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John Madden: A Tribute To The Man Who Was Football

John Madden
Image CreditYebScore / YouTube

Madden’s personality fit his purpose: To talk about and analyze football and instill his love of the game into viewers.

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I don’t remember when I first became aware of John Madden because he has always been a part of my life. I was born in 1982, when Madden was already a couple of years into a football broadcasting career that would span nearly thirty years before retiring after the 2008 NFL season. John Madden embodied the American Everyman. And we loved him.

He was an omnipresent part of my family just as in millions of American families. He joined us in our living rooms, a living legend of a game as uniquely American as Thanksgiving itself — becoming a mainstay of the holiday along with the turkey dinner. Before his broadcasting career he was the head coach of the Oakland Raiders. His 103-32-7 record remains the best in Raiders’ history.

He was known for his passion and simple style, only having three rules for his players: “Be on time; pay attention; play like hell when I tell you to.” It was a credo that eventually led him to a Super Bowl championship win over the Minnesota Vikings in the 1976-77 season. The kid from humble beginnings born in Austin, Minn., is arguably the closest my native state might ever get to the Lombardi Trophy.

Despite his football success and fame, he remained the quintessential teacher with an encyclopedic knowledge of the game. Bob Stenner, a sports broadcast producer who worked with Madden for more than 20 years, described his relatability and natural talent: “John is such a unique person. He’s very curious, and he’s a teacher, as are many coaches. That translates well to broadcasting because he could educate the fan. It was evident from the public’s reaction how much people loved John and how much they enjoyed him in the booth with Pat [Summerall]. Fans fell in love with them.”

And I learned the game along with everyone else. Growing up as the youngest and only daughter in a sports-centric family, football was an institution. Never having played the game, I didn’t have the same insight as my brothers and dad, but Madden was there with his telecaster, describing plays in detail with ubiquitous X’s and O’s, explaining terms like “Bootleg,” “Slant Route,” and “Shotgun Spread.”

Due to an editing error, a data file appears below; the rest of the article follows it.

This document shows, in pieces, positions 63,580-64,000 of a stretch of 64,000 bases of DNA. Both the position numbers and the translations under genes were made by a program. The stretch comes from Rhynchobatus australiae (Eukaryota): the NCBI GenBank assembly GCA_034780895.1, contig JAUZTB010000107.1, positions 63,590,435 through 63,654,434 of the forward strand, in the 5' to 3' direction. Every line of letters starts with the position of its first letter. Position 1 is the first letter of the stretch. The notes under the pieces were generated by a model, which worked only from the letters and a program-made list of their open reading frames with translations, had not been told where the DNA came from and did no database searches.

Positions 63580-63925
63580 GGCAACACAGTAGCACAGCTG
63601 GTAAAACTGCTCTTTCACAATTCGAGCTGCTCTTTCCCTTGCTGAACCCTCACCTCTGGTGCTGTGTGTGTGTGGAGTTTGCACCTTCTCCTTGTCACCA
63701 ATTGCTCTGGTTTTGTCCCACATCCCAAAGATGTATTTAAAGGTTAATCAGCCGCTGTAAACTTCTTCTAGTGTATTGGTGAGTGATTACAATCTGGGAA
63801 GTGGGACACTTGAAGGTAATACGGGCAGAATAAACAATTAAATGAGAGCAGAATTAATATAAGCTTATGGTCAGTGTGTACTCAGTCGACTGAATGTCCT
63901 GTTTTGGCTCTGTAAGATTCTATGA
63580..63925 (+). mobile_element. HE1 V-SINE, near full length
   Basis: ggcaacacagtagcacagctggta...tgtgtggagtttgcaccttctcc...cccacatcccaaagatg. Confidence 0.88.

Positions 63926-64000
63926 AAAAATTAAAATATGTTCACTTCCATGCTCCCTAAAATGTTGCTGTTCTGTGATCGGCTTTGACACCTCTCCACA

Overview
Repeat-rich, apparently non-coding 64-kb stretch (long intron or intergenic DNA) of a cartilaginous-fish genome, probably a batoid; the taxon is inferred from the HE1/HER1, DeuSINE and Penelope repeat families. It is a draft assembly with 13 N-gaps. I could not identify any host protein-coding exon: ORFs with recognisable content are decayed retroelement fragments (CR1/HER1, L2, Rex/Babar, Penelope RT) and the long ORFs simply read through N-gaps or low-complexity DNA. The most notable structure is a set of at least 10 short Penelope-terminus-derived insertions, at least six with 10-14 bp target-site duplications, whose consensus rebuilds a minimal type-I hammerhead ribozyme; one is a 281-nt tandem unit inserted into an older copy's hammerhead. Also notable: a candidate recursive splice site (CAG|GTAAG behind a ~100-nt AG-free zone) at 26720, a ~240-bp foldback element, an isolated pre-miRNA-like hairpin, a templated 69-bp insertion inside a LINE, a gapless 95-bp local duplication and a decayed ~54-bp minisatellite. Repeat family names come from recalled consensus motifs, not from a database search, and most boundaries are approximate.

He ushered me into the mind of the sometimes hapless quarterback who didn’t have the good fortune of years of playbook study, nor the vantage of a perch from the broadcast booth. He loved the game and his earnestness and depth of knowledge taught me to love the game, too.

But John Madden was more than just a walking football playbook. He was a gregarious personality whose voice commanded attention, and in my house was synonymous with the NFL, whether it was a game on Sunday or Monday night or coming from my brothers’ room as they played his eponymous video game.

His personality was magnetic, and his tenor was one of authenticity and humble self-deprecation that complimented his wide, easy smile — reaching his eyes that seemed to be brimming over with gridiron knowledge. He was a great ambassador for football and the NFL, a contrast to the stiff, milquetoast, often politically motivated NFL Commissioner Roger Goodell, who regularly and enthusiastically gets booed at the annual NFL draft.

Madden was inducted into the Pro Football Hall of Fame in 2006. His endearing speech reflected much of why he loved football. But it had a greater meaning: It reflected America, its good nature, humble beginnings, heartfelt determination, and striving for perfection despite human fault.

Madden said about history, “Sometimes we tend to get caught up in the players, the games now. Honor your history. Bring back the Hall of Famers. Bring back their teammates. Let the fans show their appreciation to the history.” He expressed a deep and profound appreciation for his wife and sons, and his mother and father who sacrificed to make his dreams possible.

Al Davis, the late owner of the Raiders who introduced Madden, expressed a shared passion for victory – one that transcended the politics of the time and should be a model for our current culture of racial division and unrest. “At a time when our country needed it, John Madden saw no color,” Davis said in his 2006 speech. “It was pretty tough in those days, in the ‘70s and early ’80s, to lead that fight. But the Raiders had one thing in mind: We wanted to win, and to win you had to have the best players. So, as I said, you saw no color.”

Unlike many sports personalities of today — who have traded their zeal and sports enthusiasm for a woke conformity, are dedicated to a corporate narrative instead of competition and pure athletic achievement, and make their jobs more about themselves than the game — John Madden was unabashedly football.

He never stirred controversy for controversy’s sake, and never nursed a grievance for attention. His personality fit his purpose: To talk about and analyze football and instill his love of the game into the viewers. He loved football as much as America loved him. R.I.P.